Thursday, December 1, 2005

My head is throbbing

Unfortunately, a throbbing head is contra-indicative of flying to Chicago, Austin, DFW, and LGA in four days, so I'm thinking that the weekend trip to Chicago and Austin may be put on hold. Which is a real shame since I need 293 miles to retain AA Platinum status for 2006.

Perhaps I can fly return to Albany.

Anyway, I will decide in the morning whether I'm leaving Friday or not. If I don't go, I'll likely postpone until January (fear not, I will suck it up and do a mileage run before the end of the year).

Since I might not be out of town, if you happen to be flying in from the greater Los Gatos, CA metropolitan area for meetings in Westchester next week and would not mind dinner, drop me a line. Hint. Hint.

e.p.c. posted this at 03:02 GMT on 1-Dec-2005 .

Saturday, December 17, 2005

Heading to DC

Heading to D.C. for the emergency sort of thing. Apologies for the drop-off in postings, I've been in a sort of funk for several weeks and, while on the upswing, don't expect it to pass until after the holidays are over.

e.p.c. posted this at 05:14 GMT on 17-Dec-2005 .

Wednesday, December 21, 2005

Drive by Tuesday

We arrived back from Washington late yesterday afternoon. The drive was uneventful aside from a detour around an accident which shut down (allegedly) I-95 in Maryland. Frisket charmed everyone in D.C. If I figure out how to transfer pictures from the Motorola RAZR I switched to I'll post some updated pix of her at Lafayette Park.

Coding on dripldu continues apace. Nothing functional yet, still hoping to have something up by 1/1/2006.

One of my favorite episodes of The West Wing was on tonight, Noel. I'm not sure if it's the discussion of PTSD or the tale that Leo McGarry (played by John Spencer, who passed away last week) tells to Josh:

This guy's walking down the street when he falls in a hole.
The walls are so steep he can't get out.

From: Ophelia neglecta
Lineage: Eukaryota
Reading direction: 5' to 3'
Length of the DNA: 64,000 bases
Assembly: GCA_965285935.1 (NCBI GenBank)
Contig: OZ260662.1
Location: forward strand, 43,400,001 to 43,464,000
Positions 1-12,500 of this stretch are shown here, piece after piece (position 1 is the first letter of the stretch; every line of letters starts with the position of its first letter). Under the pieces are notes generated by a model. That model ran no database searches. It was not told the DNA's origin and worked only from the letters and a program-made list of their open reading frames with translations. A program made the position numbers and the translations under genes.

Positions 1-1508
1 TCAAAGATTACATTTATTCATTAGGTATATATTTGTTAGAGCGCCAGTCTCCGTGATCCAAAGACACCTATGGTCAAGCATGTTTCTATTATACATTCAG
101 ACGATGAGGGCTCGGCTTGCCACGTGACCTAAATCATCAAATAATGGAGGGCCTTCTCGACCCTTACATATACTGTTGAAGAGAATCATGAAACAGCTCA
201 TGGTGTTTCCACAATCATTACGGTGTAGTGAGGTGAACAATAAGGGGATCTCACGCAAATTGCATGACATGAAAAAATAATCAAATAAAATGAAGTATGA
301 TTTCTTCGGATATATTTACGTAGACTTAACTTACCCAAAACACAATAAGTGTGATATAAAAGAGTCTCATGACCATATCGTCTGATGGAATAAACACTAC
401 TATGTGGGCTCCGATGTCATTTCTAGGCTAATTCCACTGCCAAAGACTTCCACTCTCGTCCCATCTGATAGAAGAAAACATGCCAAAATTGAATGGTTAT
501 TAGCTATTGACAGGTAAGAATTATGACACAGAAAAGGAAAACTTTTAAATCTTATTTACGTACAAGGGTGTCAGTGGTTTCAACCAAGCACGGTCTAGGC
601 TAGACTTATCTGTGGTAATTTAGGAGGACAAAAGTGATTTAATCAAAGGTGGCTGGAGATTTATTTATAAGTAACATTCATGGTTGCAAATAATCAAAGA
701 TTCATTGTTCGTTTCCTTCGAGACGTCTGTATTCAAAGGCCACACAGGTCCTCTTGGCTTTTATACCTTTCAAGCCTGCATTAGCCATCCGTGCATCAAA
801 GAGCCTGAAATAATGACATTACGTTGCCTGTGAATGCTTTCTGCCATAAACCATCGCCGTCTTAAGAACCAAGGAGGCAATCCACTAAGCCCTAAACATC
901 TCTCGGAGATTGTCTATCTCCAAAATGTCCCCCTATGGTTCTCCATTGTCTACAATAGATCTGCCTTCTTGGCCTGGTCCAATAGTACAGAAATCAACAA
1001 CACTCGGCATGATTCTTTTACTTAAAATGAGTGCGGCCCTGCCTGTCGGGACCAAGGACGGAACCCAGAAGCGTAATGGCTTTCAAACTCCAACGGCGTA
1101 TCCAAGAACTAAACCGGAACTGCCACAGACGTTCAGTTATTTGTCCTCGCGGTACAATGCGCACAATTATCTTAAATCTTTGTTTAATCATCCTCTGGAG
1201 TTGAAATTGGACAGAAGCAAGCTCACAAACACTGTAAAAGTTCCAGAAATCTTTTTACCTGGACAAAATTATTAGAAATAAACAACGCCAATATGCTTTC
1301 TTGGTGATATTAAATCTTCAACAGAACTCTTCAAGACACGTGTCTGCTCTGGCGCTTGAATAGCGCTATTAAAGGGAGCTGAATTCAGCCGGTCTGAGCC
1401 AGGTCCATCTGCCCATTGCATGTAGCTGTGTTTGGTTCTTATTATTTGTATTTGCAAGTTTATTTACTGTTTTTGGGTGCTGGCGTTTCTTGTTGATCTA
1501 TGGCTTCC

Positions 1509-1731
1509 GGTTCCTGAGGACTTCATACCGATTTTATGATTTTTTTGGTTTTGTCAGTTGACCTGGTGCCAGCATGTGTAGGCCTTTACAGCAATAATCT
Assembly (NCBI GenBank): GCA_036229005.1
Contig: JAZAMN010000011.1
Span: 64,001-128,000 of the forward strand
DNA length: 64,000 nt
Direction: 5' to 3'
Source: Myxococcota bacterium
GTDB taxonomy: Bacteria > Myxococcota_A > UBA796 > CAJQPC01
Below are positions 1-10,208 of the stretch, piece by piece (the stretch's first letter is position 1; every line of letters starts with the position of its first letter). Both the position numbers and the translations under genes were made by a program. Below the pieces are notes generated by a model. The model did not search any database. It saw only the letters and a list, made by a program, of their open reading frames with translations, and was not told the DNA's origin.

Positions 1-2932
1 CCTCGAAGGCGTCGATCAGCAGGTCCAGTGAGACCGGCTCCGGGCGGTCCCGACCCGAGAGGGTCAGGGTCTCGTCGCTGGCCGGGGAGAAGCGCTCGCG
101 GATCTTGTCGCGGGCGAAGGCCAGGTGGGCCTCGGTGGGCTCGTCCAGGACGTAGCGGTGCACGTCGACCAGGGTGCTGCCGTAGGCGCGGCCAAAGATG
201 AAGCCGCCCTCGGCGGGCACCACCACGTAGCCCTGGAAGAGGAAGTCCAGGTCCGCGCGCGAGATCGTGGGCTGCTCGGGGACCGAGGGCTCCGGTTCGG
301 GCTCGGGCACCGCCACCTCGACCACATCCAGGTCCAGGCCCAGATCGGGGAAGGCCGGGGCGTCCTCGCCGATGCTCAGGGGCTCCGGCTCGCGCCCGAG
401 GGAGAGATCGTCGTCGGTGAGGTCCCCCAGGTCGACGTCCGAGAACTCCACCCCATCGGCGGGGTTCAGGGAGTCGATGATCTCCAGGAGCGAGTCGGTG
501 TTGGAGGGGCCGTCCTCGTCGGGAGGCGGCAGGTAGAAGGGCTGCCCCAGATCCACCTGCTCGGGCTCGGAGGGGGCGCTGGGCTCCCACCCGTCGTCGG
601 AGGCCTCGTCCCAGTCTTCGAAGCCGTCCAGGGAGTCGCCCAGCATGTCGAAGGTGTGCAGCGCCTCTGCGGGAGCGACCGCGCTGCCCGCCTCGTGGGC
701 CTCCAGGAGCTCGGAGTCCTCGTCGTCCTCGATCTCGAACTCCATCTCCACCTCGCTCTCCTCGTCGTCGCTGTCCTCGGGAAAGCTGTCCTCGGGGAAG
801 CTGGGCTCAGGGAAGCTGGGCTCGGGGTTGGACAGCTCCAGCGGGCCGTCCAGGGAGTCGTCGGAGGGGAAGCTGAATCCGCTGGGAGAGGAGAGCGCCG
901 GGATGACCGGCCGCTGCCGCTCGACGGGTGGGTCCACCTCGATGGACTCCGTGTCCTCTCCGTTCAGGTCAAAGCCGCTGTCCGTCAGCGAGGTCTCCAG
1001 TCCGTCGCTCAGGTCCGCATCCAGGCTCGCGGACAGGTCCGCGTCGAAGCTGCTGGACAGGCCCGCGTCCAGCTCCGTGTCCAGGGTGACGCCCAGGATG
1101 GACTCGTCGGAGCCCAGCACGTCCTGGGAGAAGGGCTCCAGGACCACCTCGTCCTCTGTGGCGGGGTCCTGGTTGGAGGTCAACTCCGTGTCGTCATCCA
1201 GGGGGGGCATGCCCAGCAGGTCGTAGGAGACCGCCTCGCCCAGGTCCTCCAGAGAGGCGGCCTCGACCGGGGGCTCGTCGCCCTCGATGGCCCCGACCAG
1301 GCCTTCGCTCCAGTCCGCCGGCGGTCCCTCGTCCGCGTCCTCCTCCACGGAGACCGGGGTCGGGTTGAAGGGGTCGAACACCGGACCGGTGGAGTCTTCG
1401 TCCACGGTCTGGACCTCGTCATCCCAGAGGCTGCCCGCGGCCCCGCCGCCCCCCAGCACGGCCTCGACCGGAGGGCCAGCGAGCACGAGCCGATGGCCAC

A doctor passes by and the guy shouts up:Hey you, can you help me out?
The doctor writes a prescription, throws it down in the hole and moves on.
Then a priest comes along and the guy shouts up:Father I'm down in this hole can you help me out?
The priest writes out a prayer, throws it down in the hole and moves on.
Then a friend walks by:Hey Joe, it's me, can you help me out?
And the friend jumps in the hole.
Our guy says:Are you stupid? Now we're both down here.
The friend says:Yeah but I've been down here before and I know the way out.

I have nothing interesting to add about the TWU-MTA transit strike here in New York. I've given up correcting people that the city has no direct role, the MTA is a state chartered public benefit corporation. Bloomberg has no say or sway other than to call press conferences and express his anger at the strike. I think there are bozos (bozoes?) on both sides of the negotiations, and that the strike will go on for awhile. I've cancelled my only commitment in Manhattan that I rely on the subway for.

Ok, I'll add this comment: when the chief law enforcement officer, the "chief executive" so to speak, regularly revels in flauting or breaking the law, why are we surprised that the TWU would break the law in calling a strike (it's illegal in NY State for public employees to strike under the Taylor Law)?


In other news...

Huh...Lenovo's CEO replaced by Dell exec: Stephen Ward, the IBM PC executive who became the CEO of Lenovo last year, has stepped down and will be replaced by William Amelio, one of Dell's senior executives for Asia.